1070-4272/03/7606-1014 $25.00 C 2003 MAIK [Nauka/Interperiodica]
Russian Journal of Applied Chemistry, Vol. 76, No. 6, 2003, pp. 1014!1016. Translated from Zhurnal Prikladnoi Khimii, Vol. 76, No. 6, 2003,
Original Russian Text Copyright + 2003 by N. Polezhaeva, I. Polezhaeva, Levdanskii, Kuznetsov.
Preparation of Solder Powders and Properties
of Low-Temperature Solder Creams Based on a Polyester
Resin and Dimethylethylphenylammonium Iodide
N. I. Polezhaeva, I. V. Polezhaeva, V. A. Levdanskii, and B. N. Kuznetsov
Institute of Chemistry and Chemical Technology, Siberian Division, Russian Academy of Sciences,
Received January 10, 2003
Abstract-Solder powders were prepared, and properties of solder creams based on rosin-modified polyester
resin and dimethylethylphenylammonium iodide were studied. The possibility of using dimethylethylphenyl-
ammonium iodide as a flux in low-temperature solder creams was examined.
Solder creams consist of a powdered solder and
an organic binder containing a flux . Particles of
the solder powder should have definite size and shape
and should not be oxidized. The best results are ob-
tained with particles 3325 mm in size .
The functioning of a solder cream depends on the
size of solder powder particles: The smaller the parti-
cles, the higher the probability of their oxidation.
Oxidation can occur in the course of cream fabrica-
tion, after fabrication (before use), and during applica-
tion. Oxidation of the solder powder is undesirable,
since additional power is required to remove the oxide
Procedures for pulverizing solids are numerous .
The simplest procedure is mechanical grinding in
special installations (mills or crushers). However, this
procedure is unsuitable for grinding solders because of
their high plasticity. Ultrasonic spraying of a molten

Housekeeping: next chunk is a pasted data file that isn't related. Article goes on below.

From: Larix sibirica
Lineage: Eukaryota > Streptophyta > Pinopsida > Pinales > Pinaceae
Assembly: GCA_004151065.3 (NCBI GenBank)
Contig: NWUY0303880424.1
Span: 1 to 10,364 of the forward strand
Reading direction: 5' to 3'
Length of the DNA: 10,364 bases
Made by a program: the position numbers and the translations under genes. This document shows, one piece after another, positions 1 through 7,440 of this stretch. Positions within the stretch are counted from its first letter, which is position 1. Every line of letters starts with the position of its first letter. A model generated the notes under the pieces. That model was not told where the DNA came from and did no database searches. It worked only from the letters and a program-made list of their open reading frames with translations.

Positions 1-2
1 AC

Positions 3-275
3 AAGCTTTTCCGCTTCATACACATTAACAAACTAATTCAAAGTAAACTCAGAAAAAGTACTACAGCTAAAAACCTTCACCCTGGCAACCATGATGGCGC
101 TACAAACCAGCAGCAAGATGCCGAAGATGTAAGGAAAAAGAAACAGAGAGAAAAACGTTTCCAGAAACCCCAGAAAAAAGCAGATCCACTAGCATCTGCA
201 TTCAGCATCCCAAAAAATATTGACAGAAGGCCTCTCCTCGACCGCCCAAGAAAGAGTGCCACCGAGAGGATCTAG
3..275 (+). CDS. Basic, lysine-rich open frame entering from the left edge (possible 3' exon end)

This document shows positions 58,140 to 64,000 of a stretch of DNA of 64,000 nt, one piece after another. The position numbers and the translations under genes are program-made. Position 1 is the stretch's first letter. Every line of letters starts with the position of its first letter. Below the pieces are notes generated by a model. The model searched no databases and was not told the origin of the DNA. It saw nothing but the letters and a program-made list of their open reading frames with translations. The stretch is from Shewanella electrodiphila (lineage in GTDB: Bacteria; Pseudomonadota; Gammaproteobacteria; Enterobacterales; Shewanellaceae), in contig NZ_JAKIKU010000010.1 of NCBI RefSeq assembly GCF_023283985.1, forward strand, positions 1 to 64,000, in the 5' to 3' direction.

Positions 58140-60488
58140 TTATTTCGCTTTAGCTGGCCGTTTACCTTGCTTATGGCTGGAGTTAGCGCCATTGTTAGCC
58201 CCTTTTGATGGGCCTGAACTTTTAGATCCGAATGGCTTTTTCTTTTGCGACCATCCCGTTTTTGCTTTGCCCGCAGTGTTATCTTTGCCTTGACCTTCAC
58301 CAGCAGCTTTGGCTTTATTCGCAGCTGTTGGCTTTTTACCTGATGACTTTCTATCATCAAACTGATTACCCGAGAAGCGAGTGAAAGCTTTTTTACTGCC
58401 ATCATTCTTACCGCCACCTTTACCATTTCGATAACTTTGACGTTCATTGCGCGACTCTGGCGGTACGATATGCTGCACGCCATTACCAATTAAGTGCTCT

solder is performed as follows. A molten solder is
slowly poured onto the vibrating end of the concentra-
tor of an ultrasonic atomizer and is sprayed in the
form of drops, which are deposited after cooling as a
powder in a special collector. The drawback of this
procedure is that it requires sophisticated equipment;
furthermore, it is difficult to prevent the powder oxi-
dation in the course of the process. Spraying of a
molten solder in a special sprayer with compressed
gas also requires sophisticated equipment to obtain a
This work continues our studies aimed at develop-
ment of formulations of low-temperature corrosion-
inactive solder creams with different melting points,
using quaternary ammonium salts as fluxes [43 6].
The solder powder was prepared as follows. The
solder was placed in a glass reaction vessel, and
VM-1S industrial oil was added. The mixture was
heated to a temperature exceeding by 30350oC the
melting point of the solder, after which the electric
stirrer was switched on. The mixture was cooled with
stirring to a temperature below the melting point of
the solder. Then the stirrer was switched off, and the
powder was separated after sedimentation by decant-
ing and washed with benzine and acetone.
From the obtained powders of various composi-
tions, we prepared low-temperature solder creams
based on the following solders: POSK 50-18, mp
1603180oC; solder of the composition 45% Sn, 29%
Pb, 17% Cd, and 9% In, mp 1603180oC; and POIN-
52, mp 120oC .
To determine the optimal particle size of the solder,
we separated the powder by sieving into fractions with
particle size of 1310, 10350, and 503100 mm.
From these powder fractions, we prepared solder
formulations applied onto contact areas of test printed-
circuit boards. The contact areas were prepared by
thick-film technology from Ag-containing and Ag3Pd
conductor formulations, and also from thin-film cop-
per conductors with a protective tin or gold coating.
No significant catalytic effect of metals entering into